Of all the organs in my body, the one that I would be most reluctant to part with (perhaps with the exception of my eyes) are the lungs. It seems that we need them more than anything else. True, we need all the other bits, but lungs seem particularly useful. Without them the brain stops working in a matter of minutes, the vascular system loses its main reason to exist, and the biochemical processes in pretty much every cell come to a grinding halt. Like the hideous inflatable Santa in front of my neighbor’s house, the complex edifice of the human body would immediately collapse if the air supply were to be shut off. It seems that if you are a land-dwelling vertebrate you better have lungs, or you are not going to last very long. And yet, defying common sense, there is a group of terrestrial animals that got rid of their lungs altogether, and in doing so have become widely successful, outcompeting their lunged relatives in both the number of species and their collective biomass. They are the lungless salamanders of the family Plethodontidae.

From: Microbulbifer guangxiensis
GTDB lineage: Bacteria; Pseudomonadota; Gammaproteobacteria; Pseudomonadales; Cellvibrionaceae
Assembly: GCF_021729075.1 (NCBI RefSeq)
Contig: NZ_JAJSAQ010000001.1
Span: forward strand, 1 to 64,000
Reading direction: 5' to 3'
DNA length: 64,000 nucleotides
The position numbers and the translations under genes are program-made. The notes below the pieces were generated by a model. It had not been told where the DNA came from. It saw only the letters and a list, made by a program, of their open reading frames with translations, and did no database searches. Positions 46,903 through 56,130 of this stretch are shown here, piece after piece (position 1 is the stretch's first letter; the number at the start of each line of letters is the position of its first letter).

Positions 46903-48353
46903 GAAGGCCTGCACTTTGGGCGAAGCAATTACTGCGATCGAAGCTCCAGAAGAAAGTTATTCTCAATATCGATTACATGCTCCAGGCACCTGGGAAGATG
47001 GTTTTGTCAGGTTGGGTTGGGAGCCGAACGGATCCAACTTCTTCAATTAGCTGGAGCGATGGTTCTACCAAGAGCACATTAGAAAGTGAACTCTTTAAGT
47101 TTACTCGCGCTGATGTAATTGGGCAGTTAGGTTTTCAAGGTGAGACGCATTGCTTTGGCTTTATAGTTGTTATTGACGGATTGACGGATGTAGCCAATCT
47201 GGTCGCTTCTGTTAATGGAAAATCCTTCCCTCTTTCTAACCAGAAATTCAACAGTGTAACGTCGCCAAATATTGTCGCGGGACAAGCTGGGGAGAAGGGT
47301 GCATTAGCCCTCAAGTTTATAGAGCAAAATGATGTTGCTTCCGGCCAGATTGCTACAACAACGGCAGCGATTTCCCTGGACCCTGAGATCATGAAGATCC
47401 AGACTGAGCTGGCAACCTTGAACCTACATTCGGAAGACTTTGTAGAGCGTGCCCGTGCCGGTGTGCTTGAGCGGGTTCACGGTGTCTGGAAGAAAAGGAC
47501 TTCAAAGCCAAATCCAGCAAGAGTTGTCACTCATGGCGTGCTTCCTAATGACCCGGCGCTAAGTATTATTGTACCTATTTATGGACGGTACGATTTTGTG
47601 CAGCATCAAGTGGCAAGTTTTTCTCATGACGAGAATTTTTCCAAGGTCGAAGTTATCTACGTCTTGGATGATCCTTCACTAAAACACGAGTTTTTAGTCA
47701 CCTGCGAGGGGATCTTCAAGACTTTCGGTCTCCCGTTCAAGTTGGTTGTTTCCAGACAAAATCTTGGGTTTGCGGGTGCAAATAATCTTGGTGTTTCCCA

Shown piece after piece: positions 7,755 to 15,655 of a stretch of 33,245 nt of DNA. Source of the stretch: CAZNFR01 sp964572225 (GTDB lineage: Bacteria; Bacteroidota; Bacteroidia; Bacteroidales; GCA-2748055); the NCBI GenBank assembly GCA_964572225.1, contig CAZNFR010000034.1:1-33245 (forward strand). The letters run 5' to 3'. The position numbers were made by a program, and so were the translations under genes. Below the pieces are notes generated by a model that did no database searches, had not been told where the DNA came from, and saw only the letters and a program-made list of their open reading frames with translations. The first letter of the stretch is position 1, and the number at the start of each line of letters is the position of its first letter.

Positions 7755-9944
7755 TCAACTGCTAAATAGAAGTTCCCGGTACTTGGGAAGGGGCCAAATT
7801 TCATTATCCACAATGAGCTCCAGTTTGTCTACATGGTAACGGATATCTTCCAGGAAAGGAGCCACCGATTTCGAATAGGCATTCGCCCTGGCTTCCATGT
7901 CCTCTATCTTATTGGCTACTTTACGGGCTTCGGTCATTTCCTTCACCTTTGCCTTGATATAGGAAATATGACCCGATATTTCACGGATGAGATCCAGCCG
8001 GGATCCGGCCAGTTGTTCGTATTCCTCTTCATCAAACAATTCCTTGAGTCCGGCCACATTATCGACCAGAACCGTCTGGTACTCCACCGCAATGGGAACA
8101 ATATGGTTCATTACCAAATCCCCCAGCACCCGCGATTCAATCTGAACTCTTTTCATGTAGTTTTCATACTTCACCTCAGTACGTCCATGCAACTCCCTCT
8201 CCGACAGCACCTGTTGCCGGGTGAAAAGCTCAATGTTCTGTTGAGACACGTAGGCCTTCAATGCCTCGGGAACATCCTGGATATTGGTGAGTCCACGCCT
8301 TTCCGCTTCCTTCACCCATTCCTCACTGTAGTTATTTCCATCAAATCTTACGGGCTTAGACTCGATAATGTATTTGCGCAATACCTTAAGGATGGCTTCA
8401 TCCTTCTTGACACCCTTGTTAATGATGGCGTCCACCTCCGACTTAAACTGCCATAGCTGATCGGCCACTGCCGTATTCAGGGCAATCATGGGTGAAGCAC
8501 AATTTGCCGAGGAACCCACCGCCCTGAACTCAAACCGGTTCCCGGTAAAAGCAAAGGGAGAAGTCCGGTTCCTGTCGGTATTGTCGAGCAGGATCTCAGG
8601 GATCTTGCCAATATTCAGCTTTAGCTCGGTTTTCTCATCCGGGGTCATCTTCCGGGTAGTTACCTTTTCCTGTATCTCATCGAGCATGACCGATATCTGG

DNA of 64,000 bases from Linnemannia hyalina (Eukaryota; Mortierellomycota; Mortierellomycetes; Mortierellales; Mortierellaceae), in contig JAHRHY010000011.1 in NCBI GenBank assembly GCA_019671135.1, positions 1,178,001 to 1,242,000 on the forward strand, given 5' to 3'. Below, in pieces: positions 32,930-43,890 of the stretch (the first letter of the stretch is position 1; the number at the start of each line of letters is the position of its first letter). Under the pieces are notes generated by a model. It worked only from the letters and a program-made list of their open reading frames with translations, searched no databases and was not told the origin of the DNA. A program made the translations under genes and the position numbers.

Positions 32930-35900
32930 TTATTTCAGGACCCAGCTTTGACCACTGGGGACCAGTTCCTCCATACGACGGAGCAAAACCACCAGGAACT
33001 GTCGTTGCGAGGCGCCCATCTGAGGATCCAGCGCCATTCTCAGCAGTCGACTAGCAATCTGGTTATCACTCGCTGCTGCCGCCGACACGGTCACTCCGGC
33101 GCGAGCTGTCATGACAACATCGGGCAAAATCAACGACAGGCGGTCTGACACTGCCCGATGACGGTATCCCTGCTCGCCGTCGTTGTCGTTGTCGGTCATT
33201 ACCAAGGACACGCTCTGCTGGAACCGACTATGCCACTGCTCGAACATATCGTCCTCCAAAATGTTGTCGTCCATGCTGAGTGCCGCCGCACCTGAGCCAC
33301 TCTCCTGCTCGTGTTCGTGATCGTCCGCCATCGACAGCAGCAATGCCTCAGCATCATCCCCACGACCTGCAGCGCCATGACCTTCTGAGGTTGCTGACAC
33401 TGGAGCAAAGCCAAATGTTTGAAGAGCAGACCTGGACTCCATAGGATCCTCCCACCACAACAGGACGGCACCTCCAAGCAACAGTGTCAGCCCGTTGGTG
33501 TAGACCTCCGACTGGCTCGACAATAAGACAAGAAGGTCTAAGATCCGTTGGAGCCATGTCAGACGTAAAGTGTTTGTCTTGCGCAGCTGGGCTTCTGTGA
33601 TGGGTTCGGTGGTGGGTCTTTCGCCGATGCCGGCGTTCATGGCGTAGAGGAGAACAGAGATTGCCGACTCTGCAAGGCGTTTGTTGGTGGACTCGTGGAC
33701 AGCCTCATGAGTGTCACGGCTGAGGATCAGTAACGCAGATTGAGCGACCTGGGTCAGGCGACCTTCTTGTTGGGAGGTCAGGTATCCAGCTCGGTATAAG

I thought of them last month, when freakishly warm weather in Boston forced me to clean up the accumulation of dog poop from the front lawn, which in any other year the snow would have mercifully covered up until spring. The unseasonal warmth also woke up a multitude of creatures that should have been fast asleep, including a couple of Redback salamanders (Plethodon cinereus), which I found under a wooden plank in the garden. Despite the ice crystals glistening in the half-frozen soil, they were surprisingly agile. “Agile” is of course a relative term, especially when talking about an animal whose metabolism is entirely dependent on oxygen passively permeating the skin. Nearly 100% of the oxygen intake and excretion of the carbon dioxide takes place on the surface of the skin of these salamanders, with the throat (buccopahryngeal cavity) accounting for an additional, small proportion of the gas exchange (perhaps for this reason lungless salamanders still retain well-developed nostrils.) Clearly, animals that are incapable of taking active breaths, and thus accelerating or decelerating gas exchange at will, cannot be marathon runners, or runners of any kind. And somehow, by employing various degrees of toxicity and the ability to subsist on low-nutrition diet of springtails and mites, lungless salamanders have managed to become the dominant family of amphibians of the Western hemisphere. Nearly 400 species have already been described and new ones are being discovered every year in both the cool, temperate forests of North America, and in the rainforest canopy of the Neotropics. In some places their numbers are staggering. A recent analysis of the population of the Southern Redneck salamander (P. serratus) of the Ozark Highlands in Missouri put their numbers at 1.88 billion (!) individuals, with the biomass equivalent to that of most whitetail deer in that region – that’s 1,400,000 kg (3,086,471 lb) of amphibian flesh.